Set against the roiling backdrop of the early-1700s high seas, “The Lost Pirate Kingdom” is a limited documentary drama series that plunders its subject matter of true excitement and depth, leaving the Golden Age of Piracy a smoking wreck in Davy Jones’ Locker. Written by David McNab and Patrick Dickison, “The Lost Pirate Kingdom” premiered on Netflix on March 21, and made Netflix’s Top 10 Most Watched. However, despite popular success, the show leaves much to be desired—it struggles to balance information with watchability and is often inconsistent and scatterbrained. While strolling the deck of the show’s schooners, sloops, and frigates on the high seas, we find ourselves not so much faced with wild seas and fascinating glimpses into pirate life, but a becalmed vessel, superficial flash, and a gaudiness so tacky it makes us want to hurl over the gunwale.
A significant quarrel I have with “The Lost Pirate Kingdom” is that it plays into every story, stereotype, and misconception it tries to deconstruct. As a little bit of a maritime history and media aficionado, I’m often interested in pirate history and portrayals of Golden Age piracy in the media. I’m also especially grateful when a piece of media deconstructs long-held images or sheds new light on Golden Age piracy while not over-romanticizing it. “The Lost Pirate Kingdom,” unfortunately, did not measure up. Despite its trove of valuable historians, academics, and authors that lent their expertise to its commentary segments, the acted and narrated sections often felt flimsy and superficial. Garish fight scenes are blurred by choppy cuts, over-dramatic moments leave no room for nuance, and gratuitous sex scenes with almost non-sensical pairings (Anne Bonny and Blackbeard? Hello??) are generously peppered throughout. The commentary and acting often feel at odds, with genuinely interesting historical tidbits undercut by scenes that commandeer the history and take it on a joyride far beyond its scope and responsibilities as a documentary. There’s nothing new to be gained that we couldn’t have cobbled together from a Wikipedia page and the gift-shop imago of a pirate.
Another one of the docuseries’ issues was its mishandling of social issues and its dedication to quasi-political style over substance. For instance, Anne Bonny is portrayed as a ‘girlboss’-like figure, described as ‘fiery’ and ‘independent’ and saddled with periodical man-hating tirades. However, her trauma and status as a woman aren’t given room to be explored, pondered, or even connected to the social contexts of the era. She is also unnecessarily sexualized and given pointless flings with men she had no historical record of being involved with. The revelation of her sexual abuse at the hands of her father (which there is no easily-accessible record of) occurs in a post-coital scene with Benjamin Hornigold, a man she historically had no romantic or sexual involvement with. The revelation of significant amounts of Bonny’s character through sex scenes rather than her piracy (which she is most known for, and also the topic of the documentary) feels in poor taste, and does not allow for adequate exploration of her character as a historical figure, nor the historical context of women in the era. Another example of mishandled social issues was Blackbeard’s initial portrayal as a non-racist figure, with lines that feel jarringly modern. In one scene, he gives a short speech to a doctor reluctant to treat a Black crewmember, with lines such as “maybe God is a Black man. Or maybe He is a She,” and the series emphasizes his belief in racial equality. However, in a later episode, it is revealed that he strikes a deal with the governor of North Carolina to enslave and sell a number of his Black crewmembers. The commentary in this scene states that Blackbeard had never believed in racial equality, with one historian saying that “to [Blackbeard], they were slaves, and they always were slaves,” retroactively voiding the series’ portrayal of Blackbeard’s relatively progressive ideas on race. The inconsistencies and often bungled portrayal of social issues undermines its attempts at productive discussion of historical and social contexts during the Golden Age of Piracy.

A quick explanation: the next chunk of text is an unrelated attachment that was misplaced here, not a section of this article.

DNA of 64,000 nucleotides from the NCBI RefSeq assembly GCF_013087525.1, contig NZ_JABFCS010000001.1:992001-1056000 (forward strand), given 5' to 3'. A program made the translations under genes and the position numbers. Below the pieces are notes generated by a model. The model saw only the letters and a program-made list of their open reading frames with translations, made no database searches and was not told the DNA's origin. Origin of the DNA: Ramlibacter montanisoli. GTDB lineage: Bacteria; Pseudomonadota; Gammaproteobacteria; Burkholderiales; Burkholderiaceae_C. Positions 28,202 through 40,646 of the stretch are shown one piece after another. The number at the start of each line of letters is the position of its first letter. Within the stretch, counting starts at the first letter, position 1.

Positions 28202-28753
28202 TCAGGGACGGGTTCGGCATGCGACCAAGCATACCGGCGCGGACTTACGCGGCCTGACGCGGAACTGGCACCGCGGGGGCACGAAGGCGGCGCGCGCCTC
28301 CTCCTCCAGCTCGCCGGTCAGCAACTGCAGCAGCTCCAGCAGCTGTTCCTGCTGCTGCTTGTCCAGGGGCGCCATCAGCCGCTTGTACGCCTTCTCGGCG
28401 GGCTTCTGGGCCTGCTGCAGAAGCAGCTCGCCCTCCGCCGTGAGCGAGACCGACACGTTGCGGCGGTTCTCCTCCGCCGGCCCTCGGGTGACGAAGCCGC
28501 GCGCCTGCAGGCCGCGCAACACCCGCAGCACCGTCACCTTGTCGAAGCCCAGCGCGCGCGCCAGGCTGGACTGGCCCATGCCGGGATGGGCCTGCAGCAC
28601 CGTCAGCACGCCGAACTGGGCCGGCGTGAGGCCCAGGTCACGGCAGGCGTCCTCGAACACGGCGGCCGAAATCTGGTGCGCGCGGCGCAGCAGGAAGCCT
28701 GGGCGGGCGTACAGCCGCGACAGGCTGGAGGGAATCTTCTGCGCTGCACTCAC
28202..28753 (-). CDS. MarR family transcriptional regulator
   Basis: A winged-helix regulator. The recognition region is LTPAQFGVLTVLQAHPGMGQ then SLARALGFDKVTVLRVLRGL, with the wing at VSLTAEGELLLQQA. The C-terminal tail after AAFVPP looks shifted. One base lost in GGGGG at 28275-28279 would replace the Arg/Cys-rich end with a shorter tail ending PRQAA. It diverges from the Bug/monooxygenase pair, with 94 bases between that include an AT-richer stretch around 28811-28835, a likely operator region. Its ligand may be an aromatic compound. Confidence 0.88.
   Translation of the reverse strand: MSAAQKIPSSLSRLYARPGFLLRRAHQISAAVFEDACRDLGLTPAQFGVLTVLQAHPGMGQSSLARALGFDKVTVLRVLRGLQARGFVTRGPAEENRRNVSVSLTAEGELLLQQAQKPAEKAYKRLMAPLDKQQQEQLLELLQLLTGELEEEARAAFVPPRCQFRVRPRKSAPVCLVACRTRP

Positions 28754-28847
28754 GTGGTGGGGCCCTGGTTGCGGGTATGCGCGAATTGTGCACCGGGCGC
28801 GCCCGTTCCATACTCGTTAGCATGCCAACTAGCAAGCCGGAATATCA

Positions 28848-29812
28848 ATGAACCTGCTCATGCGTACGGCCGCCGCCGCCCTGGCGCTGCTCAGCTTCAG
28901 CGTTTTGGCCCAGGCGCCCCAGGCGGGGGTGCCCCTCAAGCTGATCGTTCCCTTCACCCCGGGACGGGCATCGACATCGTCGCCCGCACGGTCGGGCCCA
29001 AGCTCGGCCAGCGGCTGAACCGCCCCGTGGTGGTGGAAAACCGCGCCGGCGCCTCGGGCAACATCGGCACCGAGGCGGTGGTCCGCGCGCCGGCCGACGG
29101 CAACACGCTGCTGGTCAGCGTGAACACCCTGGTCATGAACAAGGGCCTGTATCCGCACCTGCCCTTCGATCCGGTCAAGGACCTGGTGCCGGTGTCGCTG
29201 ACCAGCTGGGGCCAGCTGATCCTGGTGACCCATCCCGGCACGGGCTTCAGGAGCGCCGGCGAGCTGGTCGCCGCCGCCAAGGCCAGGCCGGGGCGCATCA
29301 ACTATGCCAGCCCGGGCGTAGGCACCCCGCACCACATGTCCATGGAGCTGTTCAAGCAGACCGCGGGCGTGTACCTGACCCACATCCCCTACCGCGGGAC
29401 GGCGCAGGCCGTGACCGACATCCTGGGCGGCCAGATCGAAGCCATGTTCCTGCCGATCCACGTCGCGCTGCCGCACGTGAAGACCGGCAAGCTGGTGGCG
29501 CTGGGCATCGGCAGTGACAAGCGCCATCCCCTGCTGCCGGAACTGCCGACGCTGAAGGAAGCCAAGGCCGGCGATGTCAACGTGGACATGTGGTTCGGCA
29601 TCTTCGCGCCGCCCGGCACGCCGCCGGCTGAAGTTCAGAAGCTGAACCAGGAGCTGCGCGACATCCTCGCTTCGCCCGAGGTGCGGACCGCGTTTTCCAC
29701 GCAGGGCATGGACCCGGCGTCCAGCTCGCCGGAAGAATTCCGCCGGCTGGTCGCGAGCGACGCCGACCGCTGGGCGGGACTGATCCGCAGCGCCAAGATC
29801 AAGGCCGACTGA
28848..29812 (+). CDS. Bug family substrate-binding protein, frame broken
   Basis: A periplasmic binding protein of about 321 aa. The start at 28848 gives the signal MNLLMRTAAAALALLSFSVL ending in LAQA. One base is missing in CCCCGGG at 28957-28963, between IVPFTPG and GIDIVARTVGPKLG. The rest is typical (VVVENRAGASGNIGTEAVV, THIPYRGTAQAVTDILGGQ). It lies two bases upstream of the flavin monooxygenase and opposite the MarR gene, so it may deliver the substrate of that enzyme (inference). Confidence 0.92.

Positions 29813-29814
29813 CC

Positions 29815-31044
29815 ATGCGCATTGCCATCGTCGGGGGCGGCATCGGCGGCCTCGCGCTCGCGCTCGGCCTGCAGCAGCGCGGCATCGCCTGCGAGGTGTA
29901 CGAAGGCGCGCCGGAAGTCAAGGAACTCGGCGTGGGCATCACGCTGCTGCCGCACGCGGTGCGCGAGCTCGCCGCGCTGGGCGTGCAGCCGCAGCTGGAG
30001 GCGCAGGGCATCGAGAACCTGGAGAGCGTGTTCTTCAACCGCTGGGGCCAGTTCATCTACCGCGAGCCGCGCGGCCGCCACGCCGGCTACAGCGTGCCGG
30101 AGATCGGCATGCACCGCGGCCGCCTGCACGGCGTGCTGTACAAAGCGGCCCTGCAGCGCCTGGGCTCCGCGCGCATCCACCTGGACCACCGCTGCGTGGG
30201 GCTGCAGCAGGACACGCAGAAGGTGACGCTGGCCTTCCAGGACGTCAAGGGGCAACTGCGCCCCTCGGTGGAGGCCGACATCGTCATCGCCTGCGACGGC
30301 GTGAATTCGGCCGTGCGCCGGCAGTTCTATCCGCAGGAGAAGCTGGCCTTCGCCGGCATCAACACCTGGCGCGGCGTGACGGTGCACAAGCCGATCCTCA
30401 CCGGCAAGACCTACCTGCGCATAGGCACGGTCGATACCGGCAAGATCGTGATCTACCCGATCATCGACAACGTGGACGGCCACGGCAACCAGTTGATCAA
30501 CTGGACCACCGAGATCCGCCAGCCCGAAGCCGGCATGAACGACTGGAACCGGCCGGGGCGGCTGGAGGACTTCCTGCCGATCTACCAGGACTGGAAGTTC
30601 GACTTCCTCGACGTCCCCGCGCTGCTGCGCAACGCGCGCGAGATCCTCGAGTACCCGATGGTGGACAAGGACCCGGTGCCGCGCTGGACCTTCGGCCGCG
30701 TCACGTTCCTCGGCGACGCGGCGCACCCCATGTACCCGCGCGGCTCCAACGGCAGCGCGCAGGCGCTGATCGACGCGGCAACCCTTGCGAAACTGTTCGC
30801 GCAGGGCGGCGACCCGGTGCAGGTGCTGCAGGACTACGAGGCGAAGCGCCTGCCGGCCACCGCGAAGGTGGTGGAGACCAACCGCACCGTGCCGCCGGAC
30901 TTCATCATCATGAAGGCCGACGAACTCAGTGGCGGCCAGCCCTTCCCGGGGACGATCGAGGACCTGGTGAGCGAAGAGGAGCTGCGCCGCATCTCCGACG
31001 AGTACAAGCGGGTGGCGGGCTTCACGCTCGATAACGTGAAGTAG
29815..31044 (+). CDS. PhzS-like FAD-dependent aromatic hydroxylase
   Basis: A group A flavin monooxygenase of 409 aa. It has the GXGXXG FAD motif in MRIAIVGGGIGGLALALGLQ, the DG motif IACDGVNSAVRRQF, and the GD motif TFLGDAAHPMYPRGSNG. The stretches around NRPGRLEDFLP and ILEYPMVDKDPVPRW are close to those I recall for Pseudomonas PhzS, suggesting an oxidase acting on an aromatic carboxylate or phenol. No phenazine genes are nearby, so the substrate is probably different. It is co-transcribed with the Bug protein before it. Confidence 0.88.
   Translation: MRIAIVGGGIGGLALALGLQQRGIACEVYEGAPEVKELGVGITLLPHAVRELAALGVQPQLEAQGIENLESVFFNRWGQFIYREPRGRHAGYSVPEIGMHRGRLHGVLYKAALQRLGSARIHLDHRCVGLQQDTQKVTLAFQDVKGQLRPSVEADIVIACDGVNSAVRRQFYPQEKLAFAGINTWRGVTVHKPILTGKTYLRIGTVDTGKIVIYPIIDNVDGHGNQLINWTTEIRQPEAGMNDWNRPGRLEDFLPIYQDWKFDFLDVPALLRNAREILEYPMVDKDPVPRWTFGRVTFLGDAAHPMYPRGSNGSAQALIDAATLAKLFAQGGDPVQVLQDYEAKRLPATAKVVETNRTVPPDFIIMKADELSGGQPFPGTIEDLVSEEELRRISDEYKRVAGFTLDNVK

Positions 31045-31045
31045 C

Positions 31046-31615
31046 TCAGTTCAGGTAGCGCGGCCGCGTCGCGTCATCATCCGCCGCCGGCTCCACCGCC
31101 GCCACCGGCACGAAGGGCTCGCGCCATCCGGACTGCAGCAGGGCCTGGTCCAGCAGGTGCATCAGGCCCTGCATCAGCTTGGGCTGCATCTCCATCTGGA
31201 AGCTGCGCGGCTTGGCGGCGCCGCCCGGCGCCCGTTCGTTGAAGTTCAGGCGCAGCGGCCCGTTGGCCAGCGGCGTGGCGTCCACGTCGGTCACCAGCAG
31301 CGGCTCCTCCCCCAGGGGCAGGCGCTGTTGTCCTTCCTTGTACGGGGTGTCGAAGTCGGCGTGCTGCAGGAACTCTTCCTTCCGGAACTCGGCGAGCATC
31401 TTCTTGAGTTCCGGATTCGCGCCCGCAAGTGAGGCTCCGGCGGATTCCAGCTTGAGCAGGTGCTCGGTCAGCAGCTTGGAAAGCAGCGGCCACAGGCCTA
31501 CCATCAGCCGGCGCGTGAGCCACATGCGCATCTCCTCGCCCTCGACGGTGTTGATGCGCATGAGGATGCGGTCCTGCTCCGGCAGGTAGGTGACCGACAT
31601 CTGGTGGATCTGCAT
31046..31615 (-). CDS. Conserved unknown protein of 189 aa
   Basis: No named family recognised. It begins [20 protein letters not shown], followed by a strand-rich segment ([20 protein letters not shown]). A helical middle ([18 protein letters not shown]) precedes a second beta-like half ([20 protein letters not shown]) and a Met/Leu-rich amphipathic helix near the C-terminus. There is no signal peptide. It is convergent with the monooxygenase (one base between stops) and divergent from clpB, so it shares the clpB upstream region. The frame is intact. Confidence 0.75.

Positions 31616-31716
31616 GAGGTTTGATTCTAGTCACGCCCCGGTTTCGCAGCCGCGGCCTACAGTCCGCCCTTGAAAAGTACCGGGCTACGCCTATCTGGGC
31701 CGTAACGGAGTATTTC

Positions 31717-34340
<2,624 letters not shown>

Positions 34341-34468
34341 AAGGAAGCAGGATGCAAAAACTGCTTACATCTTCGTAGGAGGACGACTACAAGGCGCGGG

In a year marked by various nautical happenings—from the sea shanty revival that originated on TikTok around January to the recent blockage of the Suez Canal by the Evergreen Group’s Ever Given—“The Lost Pirate Kingdom” could have been a welcomed addition to piratical media. Unfortunately, it played into used cliches, mucked up its discussion of historical social issues, and remained fairly superficial throughout. However, the docuseries had some redeeming qualities. Its superficiality could function as an introductory platform for viewers unfamiliar with piratical history, its flashiness could serve to shore up interest in pirate history, and all things considered, it does lay out a fair summary and run-down of major events in the rise and decline of Golden Age piracy. Despite these qualities, “The Lost Pirate Kingdom” is ultimately shallow, disorganized, and often too infatuated with the very romance it attempts to deconstruct to sustain a strong narrative. Perhaps this ship would have been better left berthed in its port, far removed from the site of the stories it raids and leaves wrecked in the depths.
This series receives a 2.5/5 for it’s informative—albeit shallow—over-romantic, and incohesive introduction to the Golden Age of Piracy.